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2 GK VanPatter: Does your study of blogs, social software and groupware include designing new systems or looking at those that already exist? Are you studying the technology itself or are you more interested in how humans use these technologies? Derrick De Kerckhove: All of the above again. Faithful to the notion that the medium is the message, I focus on the technologies to try to predict their effects on the people. I know that we are changing our collective mind, but I still don’t quite know how. So I approach the problem with hands-on strategies. I want to develop a “grammar of connectivity”. I have tried to practice the art in software development, and in large-scale installations. I have enjoyed very much thinking up the architecture of a groupware (Hypersession) that I use with my students to good results. At a more theoretical level, I am, of course, looking for the features of consciousness that correspond to networked media. Everything that happens on a screen is an extension of our mind. But networked screens extend and multiply mind by mind. Groupware is a formal way of doing that. You could say that it is a kind of industrialization of mind that Hans-Magnus Enzensberger had already observed in television. But it is geared at problem-solving, not at motivating people to consume. However, groupware is yet again very different in principle from social software, such as blogs, for instance. Blogs are spontaneous social configurations that rise and fall according to use, not imposed patterns of mental behavior. To my knowledge, blogs are among the most advanced manifestations of a new, hypertextual way of “being-in-the-world”. I study blogs, I don’t practice them. At least, not yet. I need for a while to retain the perception and the status of an outsider, a “poker”. As for installations, I am presently working on this global architectural project, the Global Village Square, that will allow people to meet face-to-face in full view and hearing, as if in a public square, across any distance, from city-to-city anywhere in the world. It is also an epistemological project in the sense that one of its main goals is to change the way people think about globalization.

3 GK VanPatter: I see numerous things to connect with here Derrick. Bear with me for a moment while I try to turn a bit of a corner here. In this series we are looking at how Design with a big D is changing in the 21st century. We are doing a lot of listening and seeing many kinds of design related activities being undertaken by thought leaders from outside the traditional disciplines of design. In undertaking this cross boundary exploration we are always very interested in the notion of connections and chasms; discovering where there might be connections and bridging the chasms that sometimes exist between disciplines. To help explain where this is going I will link in one more piece of the puzzle that involves an email from a complete stranger. You may recall this story Derrick. Last year I received an email at our Understanding Lab practice from some one who had seen you present at a conference in Europe. That emailer happened to notice similarities between what you do in your connected intelligence work and what we do in the realm Page 3 of 11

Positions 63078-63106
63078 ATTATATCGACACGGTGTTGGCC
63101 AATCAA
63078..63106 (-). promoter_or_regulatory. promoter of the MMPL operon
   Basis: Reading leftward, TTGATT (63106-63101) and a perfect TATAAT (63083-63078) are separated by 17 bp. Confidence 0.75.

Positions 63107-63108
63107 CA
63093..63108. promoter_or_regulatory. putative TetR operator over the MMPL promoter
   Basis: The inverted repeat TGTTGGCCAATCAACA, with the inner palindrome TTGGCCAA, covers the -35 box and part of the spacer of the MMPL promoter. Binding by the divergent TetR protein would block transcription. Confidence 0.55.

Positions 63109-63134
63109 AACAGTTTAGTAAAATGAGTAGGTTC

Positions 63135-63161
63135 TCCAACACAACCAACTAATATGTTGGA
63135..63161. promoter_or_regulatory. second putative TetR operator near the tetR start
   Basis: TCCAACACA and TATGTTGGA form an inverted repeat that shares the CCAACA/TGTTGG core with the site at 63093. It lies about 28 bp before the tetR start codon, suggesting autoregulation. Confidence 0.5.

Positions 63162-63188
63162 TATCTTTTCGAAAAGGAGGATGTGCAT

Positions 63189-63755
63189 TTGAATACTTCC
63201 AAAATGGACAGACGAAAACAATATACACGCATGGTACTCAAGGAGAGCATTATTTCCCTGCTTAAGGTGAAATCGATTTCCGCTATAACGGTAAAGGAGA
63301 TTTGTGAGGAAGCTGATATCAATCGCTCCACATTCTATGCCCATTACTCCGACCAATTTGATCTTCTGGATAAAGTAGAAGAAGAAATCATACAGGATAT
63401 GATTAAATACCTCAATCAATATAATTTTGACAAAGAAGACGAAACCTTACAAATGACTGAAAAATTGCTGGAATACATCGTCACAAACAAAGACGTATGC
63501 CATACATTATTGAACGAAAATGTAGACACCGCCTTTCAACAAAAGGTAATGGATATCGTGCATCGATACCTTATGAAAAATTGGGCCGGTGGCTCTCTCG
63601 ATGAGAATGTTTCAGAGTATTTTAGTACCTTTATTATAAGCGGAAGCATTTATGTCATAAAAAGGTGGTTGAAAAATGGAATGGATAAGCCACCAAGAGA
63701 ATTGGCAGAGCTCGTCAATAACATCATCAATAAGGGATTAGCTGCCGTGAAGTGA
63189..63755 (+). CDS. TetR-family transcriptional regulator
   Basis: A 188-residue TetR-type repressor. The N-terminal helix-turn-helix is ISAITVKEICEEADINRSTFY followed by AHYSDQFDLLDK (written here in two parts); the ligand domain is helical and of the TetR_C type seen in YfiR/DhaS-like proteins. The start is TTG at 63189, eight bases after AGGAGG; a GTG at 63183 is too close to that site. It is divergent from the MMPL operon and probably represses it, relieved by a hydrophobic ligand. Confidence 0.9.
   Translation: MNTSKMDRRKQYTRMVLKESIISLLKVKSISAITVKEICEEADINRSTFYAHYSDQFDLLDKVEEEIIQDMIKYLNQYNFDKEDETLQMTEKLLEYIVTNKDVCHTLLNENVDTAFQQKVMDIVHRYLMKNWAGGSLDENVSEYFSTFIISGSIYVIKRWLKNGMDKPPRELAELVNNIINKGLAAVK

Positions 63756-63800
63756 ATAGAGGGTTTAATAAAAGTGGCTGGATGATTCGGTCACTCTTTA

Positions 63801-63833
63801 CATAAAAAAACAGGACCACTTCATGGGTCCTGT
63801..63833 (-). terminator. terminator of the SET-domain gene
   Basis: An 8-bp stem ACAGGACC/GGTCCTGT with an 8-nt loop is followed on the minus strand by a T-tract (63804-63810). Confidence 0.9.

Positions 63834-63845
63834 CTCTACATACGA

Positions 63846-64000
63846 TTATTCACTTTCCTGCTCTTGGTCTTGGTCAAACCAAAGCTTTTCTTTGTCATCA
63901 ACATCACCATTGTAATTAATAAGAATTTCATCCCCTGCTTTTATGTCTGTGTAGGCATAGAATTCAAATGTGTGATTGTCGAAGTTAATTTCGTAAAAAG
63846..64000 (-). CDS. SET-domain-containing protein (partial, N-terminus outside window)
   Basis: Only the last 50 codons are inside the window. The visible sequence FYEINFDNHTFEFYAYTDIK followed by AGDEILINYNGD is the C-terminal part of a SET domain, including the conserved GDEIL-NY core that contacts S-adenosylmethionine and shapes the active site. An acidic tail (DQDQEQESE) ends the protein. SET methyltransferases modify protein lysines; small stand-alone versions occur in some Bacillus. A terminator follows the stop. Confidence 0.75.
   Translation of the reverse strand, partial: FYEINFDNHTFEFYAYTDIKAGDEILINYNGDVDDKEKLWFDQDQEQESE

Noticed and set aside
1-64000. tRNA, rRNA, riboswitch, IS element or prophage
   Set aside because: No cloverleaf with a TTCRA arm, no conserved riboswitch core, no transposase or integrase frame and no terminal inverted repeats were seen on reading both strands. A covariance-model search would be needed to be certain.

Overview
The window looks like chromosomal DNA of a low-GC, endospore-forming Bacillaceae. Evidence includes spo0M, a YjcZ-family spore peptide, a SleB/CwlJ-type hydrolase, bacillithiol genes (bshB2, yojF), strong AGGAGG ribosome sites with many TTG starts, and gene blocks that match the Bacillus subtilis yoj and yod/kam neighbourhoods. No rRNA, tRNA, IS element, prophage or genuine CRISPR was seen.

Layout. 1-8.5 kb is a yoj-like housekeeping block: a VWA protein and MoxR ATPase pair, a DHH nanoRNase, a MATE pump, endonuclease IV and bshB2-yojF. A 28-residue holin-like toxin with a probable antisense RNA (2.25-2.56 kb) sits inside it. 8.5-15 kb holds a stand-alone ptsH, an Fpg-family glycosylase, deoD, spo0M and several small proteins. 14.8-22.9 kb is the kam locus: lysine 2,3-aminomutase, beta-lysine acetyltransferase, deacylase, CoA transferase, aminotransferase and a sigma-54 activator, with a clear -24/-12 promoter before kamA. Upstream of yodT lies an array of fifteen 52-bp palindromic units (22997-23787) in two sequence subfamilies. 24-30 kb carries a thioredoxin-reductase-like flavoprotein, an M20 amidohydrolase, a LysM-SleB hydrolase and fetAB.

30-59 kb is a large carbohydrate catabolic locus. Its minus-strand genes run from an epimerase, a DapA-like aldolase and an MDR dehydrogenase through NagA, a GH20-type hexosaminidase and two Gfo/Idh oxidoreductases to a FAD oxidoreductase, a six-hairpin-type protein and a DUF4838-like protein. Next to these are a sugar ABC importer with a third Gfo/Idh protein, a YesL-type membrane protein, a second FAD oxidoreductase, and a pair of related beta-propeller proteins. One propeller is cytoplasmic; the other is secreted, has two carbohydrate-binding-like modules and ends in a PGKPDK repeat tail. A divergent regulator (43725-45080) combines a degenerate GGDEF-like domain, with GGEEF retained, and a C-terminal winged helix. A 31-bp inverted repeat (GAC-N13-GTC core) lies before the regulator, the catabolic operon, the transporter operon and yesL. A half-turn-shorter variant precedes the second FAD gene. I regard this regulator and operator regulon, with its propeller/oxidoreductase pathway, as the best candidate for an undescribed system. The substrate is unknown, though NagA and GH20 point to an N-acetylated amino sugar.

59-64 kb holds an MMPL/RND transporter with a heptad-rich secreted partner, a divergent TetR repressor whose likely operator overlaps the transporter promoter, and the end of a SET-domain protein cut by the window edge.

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of innovation acceleration dynamics. Until then, it really never occurred to me that any link existed there. It was a connection that I needed some help making. It appeared that coming from very different backgrounds, sometimes using different terminologies and tools, often with slightly different intentions, we were evidently working across the same geography. Since then I have noted in your book entitled Connected Intelligence that, from time to time, you conduct workshops, to help people work together and address various problems/opportunities. In this conversation you are speaking of a problem-solving focus and the development of architectures and grammars. I can also see that systems thinking plays a role in your work. Now you are talking about the design and development of a Global Village Square initiative. It is sounding more and more like you are actively involved in the design/development business there Derrick! Help us understand what role the activity of design plays in what you do today? Derrick De Kerckhove: I sometime feel as if I have been adopted by the design community. It began with a totally unexpected invitation to ICSID 89 in Nagoya by Francois Burkhardt who was then head of design at the Centre Pompidou in Paris. I not only met with many fascinating designers, Andrea Branzi and Ezio Manzini from Domus Academy, John Thackara who was then still director of design at the Royal College of Art and Kenji Ekuo and many others, I also began to think about design as tool for cultural analysis. Differences between Japanese and American or Canadian cultural biases could be expressed in design. I was especially taken with the Japanese concept of MA, their notion of space-time continuum based on the interval, which differed very markedly from western fixation with the object itself. McLuhan had taught me to pay attention to the interval, the space between. Maybe the idea of chasm that you express here could be informed by a closer look into McLuhan aphorism. The interval is where the action is. I was also interested in Japanese fascination with city-crushing monsters like Godzilla, and with transformers, these toys that mutated from an ordinary vehicle into armed robots. The observation of design is a good indicator of cultural adaptation to technology, thus design is for me a tool of discovery. Applied to understanding the nature of change, design is a pattern-recognition device. It not only uses but also creates and distributes patterns of behavior just as much as it does by modulating dĂŠcor. Today the realm of design has been hugely expanded. Design used to apply to an industrial practice and require a specific set of tools. Since the tools have been quasi dematerialized by digitization, design has expanded beyond its traditional territory to include everything that involves planning and simulation. It becomes fluid and closer to thinking. Traditionally design was concerned with objects and buildings and landscaping. Today, with the appearance of interactivity and hypertextuality, it includes negotiating the kinds of relationships users have with programs and screens. When the design addresses the protocols and functions that the user will access, for example, a paintbox program on your standard PC, then it becomes meta-design, that is, designing the conditions for design.